When they are asked for their opinion on a subject, they can avoid sounding too dogmatic by using suitable language to present what they have to say.

For example, the sentence “the arts are boring and have no value” would sound better phrased as: I think the arts are boring, and to me they have no value. So the students have to be careful not to be too direct.

If they give an opinion, they should justify it and, if possible, offer a reason, solution or speculation.

E.g. I don’t think people should automatically be entitled to three weeks’ holiday a year, because companies may need their labour. As I see it, two weeks’ holiday a year is acceptable, with any additional days off acting as an incentive for overtime.

It is permissible to use personal pronouns because when they express an opinion they say what they, personally, think about something.

Agreeing/Disagreeing with an Argument

An argument of some kind should be balanced by including a paragraph which either gives an alternative viewpoint or states or refutes the opposing side of the argument.

The students are not expected to agree with any argument, and are at liberty to disagree. If they disagree with the other side of the argument, they will need to refute that opinion or position. This means that they first state the opposing side of the argument, and then give reasons why they do not agree. Perhaps the opposing argument is weak or does not include all the known facts. Or their opposing argument is a more compelling one, in which case they must say why. So they may disagree strongly, mildly or only partially.

Writing the Conclusion

The conclusion is the end of the essay. It is a short paragraph and often has the same idea as the introduction, only in different words. If we teach the students about writing the conclusion with the thesis-led approach, their conclusion should not contain new information. In the thesis-led approach, it should restate what has been said earlier in the essay using paraphrase.

Writing the Argumentative Essay

This stage gives the students the opportunity to consolidate the skill of argumentative essay writing. Before writing the essay, the students are asked to analyse the question and decide on their approach. If they choose a thesis-led approach, they state their opinion in the introduction. They are asked to use the main paragraph of their essay to present and develop their opinion. They should justify each point with clear supporting material. Where appropriate, they have to refute the opposing opinion, providing a logical argument for doing so. In the final stage, they need to restate their opinion succinctly in the conclusion in a different way from before.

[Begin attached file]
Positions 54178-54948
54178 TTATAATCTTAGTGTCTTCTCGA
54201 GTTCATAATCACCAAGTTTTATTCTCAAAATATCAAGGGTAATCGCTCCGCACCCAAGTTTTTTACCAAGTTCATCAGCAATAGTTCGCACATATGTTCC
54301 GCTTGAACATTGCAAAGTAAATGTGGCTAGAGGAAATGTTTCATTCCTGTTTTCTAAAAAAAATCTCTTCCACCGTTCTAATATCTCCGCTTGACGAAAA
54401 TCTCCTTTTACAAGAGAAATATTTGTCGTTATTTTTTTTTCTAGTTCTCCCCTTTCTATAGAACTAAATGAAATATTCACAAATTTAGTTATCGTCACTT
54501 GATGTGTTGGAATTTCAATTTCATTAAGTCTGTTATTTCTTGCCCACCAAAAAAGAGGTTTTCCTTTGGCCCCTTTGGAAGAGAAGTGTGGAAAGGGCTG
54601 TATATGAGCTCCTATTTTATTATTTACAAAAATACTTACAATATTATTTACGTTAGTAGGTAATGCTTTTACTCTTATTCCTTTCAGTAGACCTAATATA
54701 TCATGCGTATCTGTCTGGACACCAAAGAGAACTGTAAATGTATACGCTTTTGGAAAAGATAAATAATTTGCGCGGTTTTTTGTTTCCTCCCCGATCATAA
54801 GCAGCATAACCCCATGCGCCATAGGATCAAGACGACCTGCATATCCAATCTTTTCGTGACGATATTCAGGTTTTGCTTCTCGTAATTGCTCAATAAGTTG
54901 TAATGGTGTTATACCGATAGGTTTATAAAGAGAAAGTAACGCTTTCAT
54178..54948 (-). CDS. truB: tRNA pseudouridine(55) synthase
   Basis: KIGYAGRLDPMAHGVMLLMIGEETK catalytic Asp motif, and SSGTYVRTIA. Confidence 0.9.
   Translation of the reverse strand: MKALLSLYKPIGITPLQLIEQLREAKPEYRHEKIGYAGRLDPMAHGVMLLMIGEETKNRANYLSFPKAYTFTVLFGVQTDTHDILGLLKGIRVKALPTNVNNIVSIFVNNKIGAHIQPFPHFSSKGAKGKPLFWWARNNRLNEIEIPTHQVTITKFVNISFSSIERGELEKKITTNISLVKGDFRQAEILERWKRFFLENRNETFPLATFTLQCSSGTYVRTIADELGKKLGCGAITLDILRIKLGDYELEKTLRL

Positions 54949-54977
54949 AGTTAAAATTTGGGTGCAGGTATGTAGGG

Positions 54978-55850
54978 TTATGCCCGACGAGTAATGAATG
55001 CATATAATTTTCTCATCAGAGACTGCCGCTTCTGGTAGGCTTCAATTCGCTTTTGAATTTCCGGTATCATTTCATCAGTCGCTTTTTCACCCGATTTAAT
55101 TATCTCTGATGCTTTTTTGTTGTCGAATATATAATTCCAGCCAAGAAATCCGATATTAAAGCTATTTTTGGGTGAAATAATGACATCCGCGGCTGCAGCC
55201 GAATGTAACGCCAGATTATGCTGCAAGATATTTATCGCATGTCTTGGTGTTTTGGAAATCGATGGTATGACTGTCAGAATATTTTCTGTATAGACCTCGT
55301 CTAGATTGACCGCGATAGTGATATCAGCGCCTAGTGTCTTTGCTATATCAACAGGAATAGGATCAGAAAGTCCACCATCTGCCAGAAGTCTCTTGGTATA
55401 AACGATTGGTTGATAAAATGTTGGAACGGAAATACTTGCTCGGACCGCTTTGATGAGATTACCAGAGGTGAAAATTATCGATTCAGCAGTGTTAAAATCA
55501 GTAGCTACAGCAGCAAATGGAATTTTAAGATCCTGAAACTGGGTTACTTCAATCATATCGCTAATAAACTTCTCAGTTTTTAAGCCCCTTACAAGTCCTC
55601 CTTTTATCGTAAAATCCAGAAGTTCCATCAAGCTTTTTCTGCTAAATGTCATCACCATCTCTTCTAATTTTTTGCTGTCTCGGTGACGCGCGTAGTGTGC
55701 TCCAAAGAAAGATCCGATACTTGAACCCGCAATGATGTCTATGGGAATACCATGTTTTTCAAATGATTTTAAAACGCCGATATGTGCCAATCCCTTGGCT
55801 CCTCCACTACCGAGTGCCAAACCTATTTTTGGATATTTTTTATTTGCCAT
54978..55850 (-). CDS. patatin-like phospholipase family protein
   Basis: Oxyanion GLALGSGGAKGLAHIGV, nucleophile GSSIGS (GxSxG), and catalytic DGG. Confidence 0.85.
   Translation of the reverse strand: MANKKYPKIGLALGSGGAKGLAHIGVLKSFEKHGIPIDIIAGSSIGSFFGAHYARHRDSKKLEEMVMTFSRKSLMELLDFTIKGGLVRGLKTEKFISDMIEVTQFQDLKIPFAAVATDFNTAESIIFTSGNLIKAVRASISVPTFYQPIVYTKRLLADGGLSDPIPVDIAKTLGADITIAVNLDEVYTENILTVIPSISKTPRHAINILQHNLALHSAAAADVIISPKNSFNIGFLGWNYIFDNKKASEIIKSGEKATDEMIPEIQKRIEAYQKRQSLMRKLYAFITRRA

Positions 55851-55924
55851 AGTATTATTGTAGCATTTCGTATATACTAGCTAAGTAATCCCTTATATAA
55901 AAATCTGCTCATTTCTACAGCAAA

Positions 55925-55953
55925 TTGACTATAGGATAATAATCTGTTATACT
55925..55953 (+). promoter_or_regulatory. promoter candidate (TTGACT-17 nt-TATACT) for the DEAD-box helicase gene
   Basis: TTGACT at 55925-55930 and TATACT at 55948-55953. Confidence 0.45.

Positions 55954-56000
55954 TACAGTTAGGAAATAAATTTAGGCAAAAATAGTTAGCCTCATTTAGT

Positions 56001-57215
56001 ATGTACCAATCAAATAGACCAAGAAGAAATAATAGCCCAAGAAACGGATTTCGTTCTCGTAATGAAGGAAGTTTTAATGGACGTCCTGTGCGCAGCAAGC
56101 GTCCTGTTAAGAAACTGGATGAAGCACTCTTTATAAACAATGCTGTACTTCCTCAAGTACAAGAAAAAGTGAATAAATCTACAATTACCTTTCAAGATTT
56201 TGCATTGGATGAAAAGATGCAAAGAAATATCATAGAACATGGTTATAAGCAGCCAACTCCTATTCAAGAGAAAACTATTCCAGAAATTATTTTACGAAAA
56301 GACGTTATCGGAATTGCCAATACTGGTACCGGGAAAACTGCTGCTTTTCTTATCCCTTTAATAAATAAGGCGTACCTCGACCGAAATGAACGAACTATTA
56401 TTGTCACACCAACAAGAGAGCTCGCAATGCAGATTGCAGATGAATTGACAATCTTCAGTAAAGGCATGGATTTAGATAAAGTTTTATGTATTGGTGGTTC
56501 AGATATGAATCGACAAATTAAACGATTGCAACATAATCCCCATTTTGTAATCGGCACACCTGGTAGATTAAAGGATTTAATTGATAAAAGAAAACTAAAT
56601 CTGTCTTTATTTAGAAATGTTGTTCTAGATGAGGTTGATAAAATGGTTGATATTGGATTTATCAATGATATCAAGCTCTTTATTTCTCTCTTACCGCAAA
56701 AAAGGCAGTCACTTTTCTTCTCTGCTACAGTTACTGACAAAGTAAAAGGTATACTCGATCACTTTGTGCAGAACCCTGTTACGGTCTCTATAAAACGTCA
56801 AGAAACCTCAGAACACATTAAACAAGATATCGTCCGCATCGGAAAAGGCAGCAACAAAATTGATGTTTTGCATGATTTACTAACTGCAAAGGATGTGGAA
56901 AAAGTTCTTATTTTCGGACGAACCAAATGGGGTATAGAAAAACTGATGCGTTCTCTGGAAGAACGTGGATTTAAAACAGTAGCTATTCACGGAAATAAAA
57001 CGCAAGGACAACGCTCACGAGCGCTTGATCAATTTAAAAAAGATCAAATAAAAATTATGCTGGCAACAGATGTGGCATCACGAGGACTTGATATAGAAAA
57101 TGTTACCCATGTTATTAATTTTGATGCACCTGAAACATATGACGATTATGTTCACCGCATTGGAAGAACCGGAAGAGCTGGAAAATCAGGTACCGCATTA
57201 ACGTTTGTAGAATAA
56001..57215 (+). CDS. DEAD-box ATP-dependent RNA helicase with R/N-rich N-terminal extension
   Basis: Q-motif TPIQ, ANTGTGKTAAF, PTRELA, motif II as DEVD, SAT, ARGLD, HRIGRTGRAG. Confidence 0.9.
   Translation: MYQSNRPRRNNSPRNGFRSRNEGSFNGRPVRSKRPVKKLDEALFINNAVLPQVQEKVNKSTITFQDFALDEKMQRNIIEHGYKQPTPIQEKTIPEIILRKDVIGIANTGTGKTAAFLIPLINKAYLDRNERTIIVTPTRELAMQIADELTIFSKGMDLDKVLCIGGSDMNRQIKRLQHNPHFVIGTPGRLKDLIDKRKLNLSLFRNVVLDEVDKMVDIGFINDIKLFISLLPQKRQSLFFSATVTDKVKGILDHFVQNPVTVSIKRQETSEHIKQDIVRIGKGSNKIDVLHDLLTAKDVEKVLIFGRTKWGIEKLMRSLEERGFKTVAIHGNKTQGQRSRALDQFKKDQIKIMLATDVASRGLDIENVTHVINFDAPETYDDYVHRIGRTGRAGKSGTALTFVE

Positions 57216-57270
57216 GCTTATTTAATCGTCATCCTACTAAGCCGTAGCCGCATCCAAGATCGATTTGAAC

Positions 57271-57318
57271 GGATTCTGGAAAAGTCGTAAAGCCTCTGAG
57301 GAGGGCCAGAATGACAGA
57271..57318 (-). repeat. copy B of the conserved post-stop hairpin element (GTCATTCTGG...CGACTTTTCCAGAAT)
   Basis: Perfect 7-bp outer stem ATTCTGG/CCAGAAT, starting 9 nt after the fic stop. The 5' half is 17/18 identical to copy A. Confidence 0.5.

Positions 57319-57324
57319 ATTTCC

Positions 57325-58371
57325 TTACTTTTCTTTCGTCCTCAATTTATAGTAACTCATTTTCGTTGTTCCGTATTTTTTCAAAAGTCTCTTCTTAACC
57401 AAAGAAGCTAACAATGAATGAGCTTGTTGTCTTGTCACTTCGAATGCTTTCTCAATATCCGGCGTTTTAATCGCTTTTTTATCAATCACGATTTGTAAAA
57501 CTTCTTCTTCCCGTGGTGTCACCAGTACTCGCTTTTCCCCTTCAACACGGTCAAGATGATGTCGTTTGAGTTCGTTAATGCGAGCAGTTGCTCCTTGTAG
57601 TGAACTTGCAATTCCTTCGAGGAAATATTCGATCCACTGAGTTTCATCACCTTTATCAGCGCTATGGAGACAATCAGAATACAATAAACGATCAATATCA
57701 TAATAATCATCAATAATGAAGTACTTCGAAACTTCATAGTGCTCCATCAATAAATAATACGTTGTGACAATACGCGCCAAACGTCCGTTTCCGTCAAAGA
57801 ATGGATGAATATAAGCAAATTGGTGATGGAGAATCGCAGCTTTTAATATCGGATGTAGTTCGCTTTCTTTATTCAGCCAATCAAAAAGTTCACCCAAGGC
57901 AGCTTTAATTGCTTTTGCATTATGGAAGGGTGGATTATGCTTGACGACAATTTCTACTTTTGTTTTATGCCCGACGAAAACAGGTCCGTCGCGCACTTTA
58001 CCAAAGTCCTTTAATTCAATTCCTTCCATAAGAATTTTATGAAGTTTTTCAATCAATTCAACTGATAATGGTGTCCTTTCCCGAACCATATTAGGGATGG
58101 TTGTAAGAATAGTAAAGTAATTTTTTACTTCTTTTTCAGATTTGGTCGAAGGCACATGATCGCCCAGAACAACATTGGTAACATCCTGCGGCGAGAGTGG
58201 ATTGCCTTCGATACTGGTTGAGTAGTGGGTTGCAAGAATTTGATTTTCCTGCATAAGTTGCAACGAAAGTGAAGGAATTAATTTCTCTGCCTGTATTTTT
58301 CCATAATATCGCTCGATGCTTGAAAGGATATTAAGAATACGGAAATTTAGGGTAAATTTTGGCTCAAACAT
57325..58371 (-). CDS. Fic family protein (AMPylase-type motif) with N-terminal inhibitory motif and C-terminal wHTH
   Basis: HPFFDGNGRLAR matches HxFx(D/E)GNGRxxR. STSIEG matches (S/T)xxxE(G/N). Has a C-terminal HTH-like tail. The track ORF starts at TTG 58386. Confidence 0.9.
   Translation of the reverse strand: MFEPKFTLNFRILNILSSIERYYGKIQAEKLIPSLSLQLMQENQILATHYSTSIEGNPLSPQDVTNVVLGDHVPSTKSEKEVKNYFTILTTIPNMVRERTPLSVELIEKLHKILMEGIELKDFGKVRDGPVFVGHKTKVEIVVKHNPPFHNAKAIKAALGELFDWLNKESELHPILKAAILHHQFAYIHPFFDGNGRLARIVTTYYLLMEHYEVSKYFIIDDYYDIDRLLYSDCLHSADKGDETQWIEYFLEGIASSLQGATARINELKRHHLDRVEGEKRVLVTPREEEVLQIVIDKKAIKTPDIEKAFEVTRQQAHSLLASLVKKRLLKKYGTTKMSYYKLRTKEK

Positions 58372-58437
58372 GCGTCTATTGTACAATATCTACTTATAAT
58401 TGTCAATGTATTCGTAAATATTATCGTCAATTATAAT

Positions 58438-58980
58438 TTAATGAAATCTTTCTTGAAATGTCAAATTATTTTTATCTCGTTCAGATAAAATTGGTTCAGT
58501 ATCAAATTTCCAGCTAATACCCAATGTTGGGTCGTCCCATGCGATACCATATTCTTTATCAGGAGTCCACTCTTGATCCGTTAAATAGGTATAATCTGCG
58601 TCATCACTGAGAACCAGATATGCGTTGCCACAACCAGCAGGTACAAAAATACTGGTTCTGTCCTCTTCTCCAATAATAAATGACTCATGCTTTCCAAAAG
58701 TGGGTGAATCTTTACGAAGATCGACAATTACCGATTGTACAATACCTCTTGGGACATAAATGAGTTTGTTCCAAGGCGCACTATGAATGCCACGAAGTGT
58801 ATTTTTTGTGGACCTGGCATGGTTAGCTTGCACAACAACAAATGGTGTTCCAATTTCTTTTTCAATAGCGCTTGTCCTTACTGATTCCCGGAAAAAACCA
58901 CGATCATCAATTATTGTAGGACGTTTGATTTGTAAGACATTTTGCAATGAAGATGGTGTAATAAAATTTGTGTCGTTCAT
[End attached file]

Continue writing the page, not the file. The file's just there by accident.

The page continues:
For the following question, the teacher should read through the question together. Some high-level positions in companies are elicited. He/She discusses whether this situation is in fact true in their country as there may be a cultural gap and explains “allocate” and then discusses the idea of positive discrimination in the workplace. Depending on the level of the class, the teacher could extend the time limit from 40 to 60 minutes, as this is the first time students will have seen and done a complete writing task. When giving feedback to the students on their essays, the teacher directs them to the sample essay and explains to them that the sample essay is not a definitive answer, it is just one way of answering the question.

Sample Essay

Write about the following topic:

Most high-level positions in companies are filled by men even though the workforce in many developed countries in more than 50 per cent female. Companies should be required to allocate a certain percentage of these positions to women.

To what extent do you agree?

Give reasons for your answer and include any relevant examples from your own knowledge or experience. Write at least 250 words.

Sample Answer

In many countries these days, females make up over 50 per cent of the workforce, and increasingly highly-skilled women are taking managerial positions. However, it is still a fact that high positions such as CEO jobs are still dominated by men. Although this is not desirable, I do not personally believe that imposed quotas are the solution.